The series sees some improvements in this second season (its first full season after the shorter first.) The story is expanded upon in ways that are compelling and - while it manages to answer some questions raised in the first season - it also does a fine job introducing some new mysteries. The characters also seem a bit more well-developed this time around, too: of particular note are Kyle's brother and sister, who seem a little more real and less like stereotypical brother and sister characters this season. Overall, "Kyle X/Y"'s second season is a pleasant surprise, as the more confident second season smooths out some of the first season's issues and the longer season allows the story elements to develop in a more satisfying manner.
Season 3 Premieres on 1/12/09 on ABC Family. Check local listings.
11. 11 Jun 07 The Prophet
12. 18 Jun 07 The Homecoming
13. 25 Jun 07 The List is Life
14. 2 Jul 07 Balancing Act
15. 9 Jul 07 Come to Your Senses
16. 16 Jul 07 Does Kyle Dream of Electric Fish
17. 23 Jul 07 Free To Be You and Me
18. 30 Jul 07 What's the Frequency, Kyle?
19. 6 Aug 07 Ghost in the Machine
20. 13 Aug 07 House of Cards
21. 20 Aug 07 Hands on a Hybrid
22. 27 Aug 07 Lockdown
23. 3 Sep 07 Leap of Faith
24. 14 Jan 08 To C.I.R., With Love
25. 21 Jan 08 The Future's So Bright, I Gotta Wear Shades
26. 28 Jan 08 Great Expectations
27. 4 Feb 08 Grounded
28. 11 Feb 08 Between the Rack and a Hard Place
29. 18 Feb 08 First Cut Is the Deepest
30. 25 Feb 08 Primary Colors
31. 3 Mar 08 Grey Matters
32. 10 Mar 08 Hello…
33. 17 Mar 08 I've Had the Time of My Life
VIDEO: "Kyle XY" is presented by Buena Vista Home Entertainment in 1.78:1 anamorphic widescreen. The presentations are generally excellent, as the series almost always appeared sharp and detailed, with fine details in the images often visible. Some slight artifacting was spotted in a few scenes, but no edge enhancement or other faults were seen. Colors looked natural at all times, with fine saturation and no smearing.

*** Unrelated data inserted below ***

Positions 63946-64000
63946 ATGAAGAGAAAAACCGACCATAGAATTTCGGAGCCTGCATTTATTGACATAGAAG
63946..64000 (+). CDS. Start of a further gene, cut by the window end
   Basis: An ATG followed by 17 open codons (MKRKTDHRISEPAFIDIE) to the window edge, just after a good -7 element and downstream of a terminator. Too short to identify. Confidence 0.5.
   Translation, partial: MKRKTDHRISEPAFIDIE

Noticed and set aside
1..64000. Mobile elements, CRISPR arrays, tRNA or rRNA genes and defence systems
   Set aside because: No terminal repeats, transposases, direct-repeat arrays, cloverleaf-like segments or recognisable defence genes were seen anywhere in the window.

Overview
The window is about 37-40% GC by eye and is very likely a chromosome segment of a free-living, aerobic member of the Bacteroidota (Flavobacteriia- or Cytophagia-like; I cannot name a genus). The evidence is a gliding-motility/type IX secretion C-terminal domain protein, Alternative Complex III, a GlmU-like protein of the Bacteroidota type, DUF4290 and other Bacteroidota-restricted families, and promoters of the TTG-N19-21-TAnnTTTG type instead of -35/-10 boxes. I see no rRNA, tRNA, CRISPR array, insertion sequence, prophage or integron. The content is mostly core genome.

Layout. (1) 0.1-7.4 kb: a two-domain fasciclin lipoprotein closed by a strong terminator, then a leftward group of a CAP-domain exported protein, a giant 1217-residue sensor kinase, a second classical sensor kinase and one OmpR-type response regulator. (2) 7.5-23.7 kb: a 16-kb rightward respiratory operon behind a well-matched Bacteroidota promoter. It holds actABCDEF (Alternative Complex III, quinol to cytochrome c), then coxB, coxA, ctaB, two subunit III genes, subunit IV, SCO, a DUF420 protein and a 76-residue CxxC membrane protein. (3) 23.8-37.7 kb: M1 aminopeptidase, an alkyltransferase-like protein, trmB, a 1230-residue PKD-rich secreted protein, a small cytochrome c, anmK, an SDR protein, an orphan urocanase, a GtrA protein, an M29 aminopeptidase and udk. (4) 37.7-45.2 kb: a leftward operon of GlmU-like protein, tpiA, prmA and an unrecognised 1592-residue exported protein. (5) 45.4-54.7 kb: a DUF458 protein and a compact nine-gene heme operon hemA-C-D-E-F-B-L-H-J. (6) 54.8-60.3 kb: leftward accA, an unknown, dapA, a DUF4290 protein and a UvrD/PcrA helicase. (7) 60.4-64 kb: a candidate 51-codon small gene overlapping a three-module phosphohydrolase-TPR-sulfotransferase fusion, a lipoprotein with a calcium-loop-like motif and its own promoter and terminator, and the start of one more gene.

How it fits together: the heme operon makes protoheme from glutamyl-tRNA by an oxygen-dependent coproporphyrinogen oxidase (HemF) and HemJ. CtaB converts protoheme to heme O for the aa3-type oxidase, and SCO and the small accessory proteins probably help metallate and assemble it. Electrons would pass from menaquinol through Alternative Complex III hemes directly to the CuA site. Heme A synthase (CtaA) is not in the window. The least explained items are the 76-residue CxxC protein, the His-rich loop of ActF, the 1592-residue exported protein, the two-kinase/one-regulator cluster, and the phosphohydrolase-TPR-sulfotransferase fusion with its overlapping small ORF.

SOUND: Not a whole lot is required of the show's Dolby Digital 5.1 presentation. Surrounds occasionally offer sound effects and ambience, but the majority of the audio comes from the front speakers. Audio quality remained first rate, with crisp dialogue, effects and score.
EXTRAS: "The Prophet" offers commentary from Julie Plec and Eric Tuchman, while "The Homecoming" offers commentary from producers James Fiveash and James Stoteraux; "To CIR, With Love" offers commentary with Julie Plec and Eric Tuchman, as well as Bryan Holdman; "The Future's So Bright, I Gotta Wear Shades" offers commentary by writers Steven Lilien and Bryan Wynbrandt, as well as director Chris Grismer; the season finale offers commentary with Rudy Gaborno, Plec and Chris Hollier and "Ghost in the Machine" offers commentary with actor Matt Dallas, as well as Rudy Gaborno, Plec and Chris Hollier.
"The Science of Kyle X/Y" takes a look at the science discussed in the show, as well as thoughts on the development of the show's concept and how the writers choose to bring or not to bring specific elements of science to the series. An interesting alternate ending, "Livin' With the X's" featurette (a set tour with actors Matt Dallas and Jamie Alexander) and the "Facing the Future" (what's to come) featurette are included on the third disc (I was a little surprised the alternate ending wasn't included on the final disc, but oh well.) Finally, 27 deleted scenes are offered, with audio commentary.
Final Thoughts: "Kyle X/Y"'s second season is a more confident effort, fixing some of the issues of season one and providing a better balance of drama and sci-fi/mystery. The DVD set provides a terrific set of supplemental features, as well as fine audio/video quality.